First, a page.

The egging of the local Republican headquarters along the main drag heading into and out of Aspen is cause for concern. The police described it as an act of vandalism. You wonder how anybody could do such a thing.
Later you find yourself sitting in traffic, crawling stop-and-go by the crime scene. With a bag of groceries in the passenger seat, a carton of eggs on top, it occurs to you that, "hey, it's just an old Halloween prank, anyway," and nostalgia makes you understand how somebody could do such a thing.
For a flicker of a moment you fantasize more than consider rolling down the window and launching one of the fowl projectiles paperboy style over the top of the car toward the man wearing the Uncle Sam hat waving his sign at passersby. The belief that you might actually be able to land a one-timer on top of the hat makes you wish you had a passenger on board to proffer a bet.
But traffic moves, the opportunity is behind and the thought of a delicious omelet makes you glad you didn't waste an egg that would have mostly likely ended up harmlessly splattered on the grass near Uncle Sam's feet. That would hardly be worth a police investigation with you as "a person of interest."
It's weirdly symbolic of what politics has become. Although few will admit it, a lot believe that it should be a crime to agree with the opposing party. The "facts" have become red and blue. The truth is that we are all just different shades of purple. Let's admit it and go have a coffee.
I prefer to think that a drive-by egging of the local Republican headquarters would be an amusing piece of news that might actually draw the community together. The ideal follow-up story should be that sometime during the next night an old tree in front of Democrat headquarters was toilet-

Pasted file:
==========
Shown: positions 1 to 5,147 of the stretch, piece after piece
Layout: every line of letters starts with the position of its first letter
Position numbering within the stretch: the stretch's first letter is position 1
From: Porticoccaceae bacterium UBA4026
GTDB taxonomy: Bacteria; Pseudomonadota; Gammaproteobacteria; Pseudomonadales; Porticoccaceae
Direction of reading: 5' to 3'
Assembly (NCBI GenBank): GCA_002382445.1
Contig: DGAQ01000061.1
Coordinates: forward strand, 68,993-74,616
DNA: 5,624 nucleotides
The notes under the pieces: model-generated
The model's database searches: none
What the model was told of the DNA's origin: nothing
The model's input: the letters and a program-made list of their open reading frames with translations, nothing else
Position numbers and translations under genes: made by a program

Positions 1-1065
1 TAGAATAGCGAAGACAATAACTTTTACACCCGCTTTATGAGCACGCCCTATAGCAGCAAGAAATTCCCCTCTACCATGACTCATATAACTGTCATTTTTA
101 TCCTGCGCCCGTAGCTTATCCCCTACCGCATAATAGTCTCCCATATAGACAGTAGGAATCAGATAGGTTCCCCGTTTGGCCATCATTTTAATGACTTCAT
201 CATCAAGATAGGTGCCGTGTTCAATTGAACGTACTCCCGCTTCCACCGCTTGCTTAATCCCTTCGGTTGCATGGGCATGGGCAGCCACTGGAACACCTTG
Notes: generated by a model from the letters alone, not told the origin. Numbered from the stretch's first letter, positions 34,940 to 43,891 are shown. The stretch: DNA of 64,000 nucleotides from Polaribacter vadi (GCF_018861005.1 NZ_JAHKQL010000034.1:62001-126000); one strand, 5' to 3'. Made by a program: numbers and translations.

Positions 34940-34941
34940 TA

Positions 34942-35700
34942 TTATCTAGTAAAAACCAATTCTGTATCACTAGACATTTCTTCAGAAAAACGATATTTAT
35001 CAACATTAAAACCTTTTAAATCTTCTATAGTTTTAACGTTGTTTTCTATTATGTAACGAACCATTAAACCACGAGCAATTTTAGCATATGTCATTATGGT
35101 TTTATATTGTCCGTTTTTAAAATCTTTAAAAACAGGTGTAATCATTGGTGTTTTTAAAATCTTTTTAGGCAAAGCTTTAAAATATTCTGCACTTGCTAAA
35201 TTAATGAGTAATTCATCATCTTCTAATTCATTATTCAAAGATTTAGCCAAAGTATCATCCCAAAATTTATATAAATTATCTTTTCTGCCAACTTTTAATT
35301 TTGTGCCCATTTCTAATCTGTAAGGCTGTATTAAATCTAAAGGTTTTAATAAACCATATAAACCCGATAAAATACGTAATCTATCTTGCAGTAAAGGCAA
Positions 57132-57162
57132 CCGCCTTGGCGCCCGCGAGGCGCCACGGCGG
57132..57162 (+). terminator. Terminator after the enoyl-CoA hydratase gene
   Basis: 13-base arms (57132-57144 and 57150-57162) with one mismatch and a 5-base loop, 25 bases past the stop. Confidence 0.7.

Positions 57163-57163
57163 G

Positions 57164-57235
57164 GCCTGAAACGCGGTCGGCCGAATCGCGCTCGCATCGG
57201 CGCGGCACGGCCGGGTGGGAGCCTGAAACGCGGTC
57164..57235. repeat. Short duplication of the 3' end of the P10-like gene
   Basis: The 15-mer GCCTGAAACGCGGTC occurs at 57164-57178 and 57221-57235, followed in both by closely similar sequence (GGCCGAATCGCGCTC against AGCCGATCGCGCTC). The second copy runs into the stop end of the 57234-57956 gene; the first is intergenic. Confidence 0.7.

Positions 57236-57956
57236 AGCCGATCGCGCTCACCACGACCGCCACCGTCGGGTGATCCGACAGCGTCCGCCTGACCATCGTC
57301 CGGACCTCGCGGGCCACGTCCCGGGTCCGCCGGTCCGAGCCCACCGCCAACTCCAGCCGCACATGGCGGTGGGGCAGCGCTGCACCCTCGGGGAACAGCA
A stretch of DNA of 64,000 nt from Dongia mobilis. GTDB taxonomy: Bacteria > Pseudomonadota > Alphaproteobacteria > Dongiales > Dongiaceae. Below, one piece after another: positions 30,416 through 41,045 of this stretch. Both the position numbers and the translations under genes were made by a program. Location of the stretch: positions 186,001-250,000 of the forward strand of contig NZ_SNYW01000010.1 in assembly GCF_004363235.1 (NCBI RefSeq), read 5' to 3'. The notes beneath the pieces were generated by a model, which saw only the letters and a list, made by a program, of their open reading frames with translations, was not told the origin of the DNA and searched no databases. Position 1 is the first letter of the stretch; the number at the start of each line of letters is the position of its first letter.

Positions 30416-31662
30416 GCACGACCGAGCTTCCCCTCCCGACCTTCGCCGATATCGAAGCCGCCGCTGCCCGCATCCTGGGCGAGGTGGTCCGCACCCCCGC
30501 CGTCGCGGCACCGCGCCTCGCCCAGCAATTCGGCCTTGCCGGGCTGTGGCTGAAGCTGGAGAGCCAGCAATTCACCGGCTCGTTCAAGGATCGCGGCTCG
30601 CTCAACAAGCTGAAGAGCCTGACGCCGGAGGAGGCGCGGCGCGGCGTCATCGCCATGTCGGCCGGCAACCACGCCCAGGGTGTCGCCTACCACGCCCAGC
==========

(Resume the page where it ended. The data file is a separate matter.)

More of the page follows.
papered beyond recognition. It took firefighters an hour to disentangle a bear that had been asleep in it. A giddy group of Republicans was seen consuming copious amounts of alcoholic beverages and drawing things on cocktail napkins at the Red Onion earlier in the evening.
I mean, really, how personally can we take national election results in which our individual votes count for only five ten-millionths of a percent towards the outcome? Why do we argue with stubborn supporters of the opposing party, testing the elasticity of our forehead veins trying to make them see the light of inviolable truth and wisdom that our party has finally unlocked after all these millions of years of human existence has passed in the quest for it? It's been boiled down to nothing but facts on our side. Finally we know the truth, and the truth is in the extension of the 15 percent capital gains tax. Game over. Eternal happiness assured. It's back to the Garden of Eden for everyone; lots allocated on a first-come, first-served basis.
We have plenty of professional spectator sports to argue about already, why did we turn politics into another. The more skilled the quarterback for the other team, the more we hate him. Did I say hate? Yes, we hate him. Sure we're sorry to see him go out of the game writhing in pain, unlikely to return, but we don't shed any tears knowing this might help get us back into it during the second half. We hope for a speedy recovery so he can play against our division rival next Sunday and pummel them for us.
The problem is that as soon as we paint our faces with the team colors, throw a jersey over our regular shirts, and hang a team banner in the bedroom, we lose objectivity. Suddenly it doesn't matter anymore that our team is full of thugs. They're our thugs. If they help us win, yeah for us! If they happen to get traded to the other team next year, we'll despise them forever.
Politics should not be a winner-take-all game. Since our individual ballots don't mean squat in a national election and neither party has even close to all the answers in this gigantic socio-illogical experiment called the United States of America, we should participate because we believe in and celebrate the process of our democracy. If you haven't noticed, that's what keeps things progressing smoothly, and prevents the opposing party leaders from keeping their promises except for the ones that, once in awhile, make sense.
Roger Marolt believes that the
only way to achieve campaign
reform is to appoint a king. Contact him at firstname.lastname@example.org.